Wednesday, September 7, 2016

35-36. Look At Those Digits!


This week can be summed up in the numbers. 36 weeks aboard totaling 8 months.  Arriving below the 12 latitude safely in Grenada.  We saw hundreds of starfish,  50+ turtles (the girls stopped counting), Sky and crew collected close to 100 hermit crabs.  And we reconnected with 2 of our favorite boat families - Take Two, after 1.5 months apart and MickBeth, after 4 months apart (the only reunion we are missing is with Aqua Vida, fingers crossed).  So now, on to the details.
    Cool shipwreck off of Bequia.
We loved Bequia but were excited to see if the Tobago Cays were as magical as they sounded.  We danced our way through the 6 hour sail south, never even having to crank on the engine.
 
 
Sailing into a cluster of uninhabited islands is pretty exhilarating.  You wonder how it must have felt to be the first to lay eyes on these after a long passage across the Atlantic.  Reefs were everywhere and I can't imagine making it without our trusty GPS.
    We're under the furthest east island inside the horseshoe ^
We anchored on the shallows inside the horseshoe reef next to Baradel, with nothing on the horizon to the east but ocean.  Andrew wasted no time getting in some much needed kiting while the girls and I snorkeled.
    Baradel behind Andrew.

Because we were in a protected marine park, the life is abundant and the creatures are not shy.  Turtles were feeding all around us
and trunk fish followed closely behind small stingrays enjoying the freshly stirred sand.
The flounder tried but even with the best camouflage couldn't hide from us ;)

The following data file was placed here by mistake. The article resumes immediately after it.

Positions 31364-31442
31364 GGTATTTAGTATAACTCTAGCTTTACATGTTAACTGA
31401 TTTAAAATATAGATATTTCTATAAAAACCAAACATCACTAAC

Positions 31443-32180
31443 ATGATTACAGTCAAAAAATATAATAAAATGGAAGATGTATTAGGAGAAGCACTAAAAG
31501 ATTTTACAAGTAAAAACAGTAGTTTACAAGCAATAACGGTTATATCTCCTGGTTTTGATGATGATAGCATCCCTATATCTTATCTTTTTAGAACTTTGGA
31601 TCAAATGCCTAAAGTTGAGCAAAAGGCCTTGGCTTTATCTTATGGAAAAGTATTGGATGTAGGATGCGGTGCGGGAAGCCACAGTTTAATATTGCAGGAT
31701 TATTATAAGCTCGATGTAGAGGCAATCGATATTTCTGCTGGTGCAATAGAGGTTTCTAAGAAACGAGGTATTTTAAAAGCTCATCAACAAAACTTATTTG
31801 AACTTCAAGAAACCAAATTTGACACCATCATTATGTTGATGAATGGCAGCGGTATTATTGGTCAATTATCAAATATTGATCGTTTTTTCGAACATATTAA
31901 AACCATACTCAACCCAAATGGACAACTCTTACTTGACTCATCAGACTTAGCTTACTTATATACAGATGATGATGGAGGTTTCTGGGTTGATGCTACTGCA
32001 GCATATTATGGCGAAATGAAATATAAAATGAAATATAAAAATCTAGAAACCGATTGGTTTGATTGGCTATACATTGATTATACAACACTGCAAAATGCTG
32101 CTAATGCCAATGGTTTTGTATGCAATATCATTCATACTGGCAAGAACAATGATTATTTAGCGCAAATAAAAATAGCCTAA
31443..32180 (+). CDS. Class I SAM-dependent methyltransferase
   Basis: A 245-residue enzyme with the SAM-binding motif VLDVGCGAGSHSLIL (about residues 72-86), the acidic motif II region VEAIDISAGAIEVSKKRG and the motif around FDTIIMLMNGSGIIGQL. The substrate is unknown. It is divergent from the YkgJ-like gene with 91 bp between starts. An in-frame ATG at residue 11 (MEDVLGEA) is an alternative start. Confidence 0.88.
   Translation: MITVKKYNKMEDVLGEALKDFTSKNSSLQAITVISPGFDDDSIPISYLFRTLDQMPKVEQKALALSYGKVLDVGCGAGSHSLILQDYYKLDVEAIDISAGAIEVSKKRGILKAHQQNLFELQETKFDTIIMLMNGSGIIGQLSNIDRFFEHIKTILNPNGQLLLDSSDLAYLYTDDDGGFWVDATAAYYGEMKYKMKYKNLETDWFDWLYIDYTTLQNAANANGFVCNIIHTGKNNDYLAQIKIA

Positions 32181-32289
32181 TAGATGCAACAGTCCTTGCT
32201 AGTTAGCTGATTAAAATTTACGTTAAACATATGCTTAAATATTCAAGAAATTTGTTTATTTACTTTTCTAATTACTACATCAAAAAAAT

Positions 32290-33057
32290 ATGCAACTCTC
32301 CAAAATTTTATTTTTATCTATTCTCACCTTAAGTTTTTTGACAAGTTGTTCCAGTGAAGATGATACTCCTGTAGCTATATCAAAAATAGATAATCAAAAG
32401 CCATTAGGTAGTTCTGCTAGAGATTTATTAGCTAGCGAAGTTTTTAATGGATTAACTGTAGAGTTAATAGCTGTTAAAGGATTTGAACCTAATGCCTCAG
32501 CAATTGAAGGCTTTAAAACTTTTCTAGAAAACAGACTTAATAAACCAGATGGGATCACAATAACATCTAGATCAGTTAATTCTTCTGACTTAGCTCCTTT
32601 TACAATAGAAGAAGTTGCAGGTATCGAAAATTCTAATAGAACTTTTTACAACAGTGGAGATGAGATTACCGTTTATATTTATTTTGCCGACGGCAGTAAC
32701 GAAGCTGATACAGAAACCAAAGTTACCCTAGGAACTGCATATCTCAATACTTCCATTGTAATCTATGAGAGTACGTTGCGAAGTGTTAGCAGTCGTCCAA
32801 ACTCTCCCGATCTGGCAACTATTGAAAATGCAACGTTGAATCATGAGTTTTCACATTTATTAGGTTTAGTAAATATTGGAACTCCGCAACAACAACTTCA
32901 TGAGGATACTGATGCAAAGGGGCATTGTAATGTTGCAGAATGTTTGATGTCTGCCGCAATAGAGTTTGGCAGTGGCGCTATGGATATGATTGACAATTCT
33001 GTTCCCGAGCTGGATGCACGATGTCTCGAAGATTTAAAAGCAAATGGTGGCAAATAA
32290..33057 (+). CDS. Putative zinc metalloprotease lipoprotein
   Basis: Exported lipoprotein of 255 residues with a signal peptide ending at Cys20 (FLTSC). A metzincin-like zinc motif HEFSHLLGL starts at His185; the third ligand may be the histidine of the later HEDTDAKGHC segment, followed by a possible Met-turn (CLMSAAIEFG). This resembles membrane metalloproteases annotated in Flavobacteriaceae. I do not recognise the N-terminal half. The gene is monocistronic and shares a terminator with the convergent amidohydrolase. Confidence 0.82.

Can you see him?
We even saw a few new creatures we’d never seen before.
    Crazy box crab.
    Scrawled filefish
But our favorite find was the field of starfish!
They were everywhere and all different colors, sizes and even a few with extra legs.
 
Our fun continued back on the boat with the girls trying their best on back dives.
    Not quite mastered ;)
And when an unexpected storm blew in, we took advantage of the fresh water rinse and had a free shower :)
Needless to say, we worked up quite an appetite.  I was so excited to finally get to try Andrew’s infamous teriyaki kabobs and they are just as good as they look!
 

Our supplies were running thin and forced us to move back to civilization at Union Island.  Clifton even has a cute little designated dinghy cove
with very little margin for error, luckily our driver is highly skilled!  
Union Island has a tiny island outside of Clifton named Happy Island that we had seen on the Internet before we left the states.
So we fulfilled another on the wish list of anchoring near Happy Island.  It is a manmade island constructed from the discarded conch shells that used to litter the coastline of Clifton.  The island has been built over the last fifteen years and now has a great little bar as well as a home for it’s owner.
Locals, as well as tourists, arrive by dinghy or taxi boat to enjoy the sunset and a few cocktails.  And, if they’re as lucky as we were, they are entertained by an animated game of island dominoes - quite a treat!
Sky even made some friends and spent the afternoon collecting all the hermit crabs on the tiny island just to release them again at sundown, but it kept them busy for hours!
 
 

At this point in our trip we have such mixed emotions- We are so excited and can hardly believe we’ve made it this far.  We are quickly running out of islands to explore and don't want to be done yet.  But we are so close to Grenada and we can't wait to see our friends.  So even though Carriacou sounded like a nice island, we stopped over to sleep and pushed on to Grenada.
Our sail down the east side of Grenada was great!  We had a strong current pushing us and we motor-sailed at 7 knots which is our fastest passage yet.  And to top it off, we caught a good sized mackerel!
 
 
Our friends aboard Take Two were watching our progress south and before we had the hook down, we had an invitation to dinner.   After 1.5 months apart, we had a lot of catching up to do!  There were lots of hugs and excited chatter all evening long.  So much fun we didn't even stop to take a pic.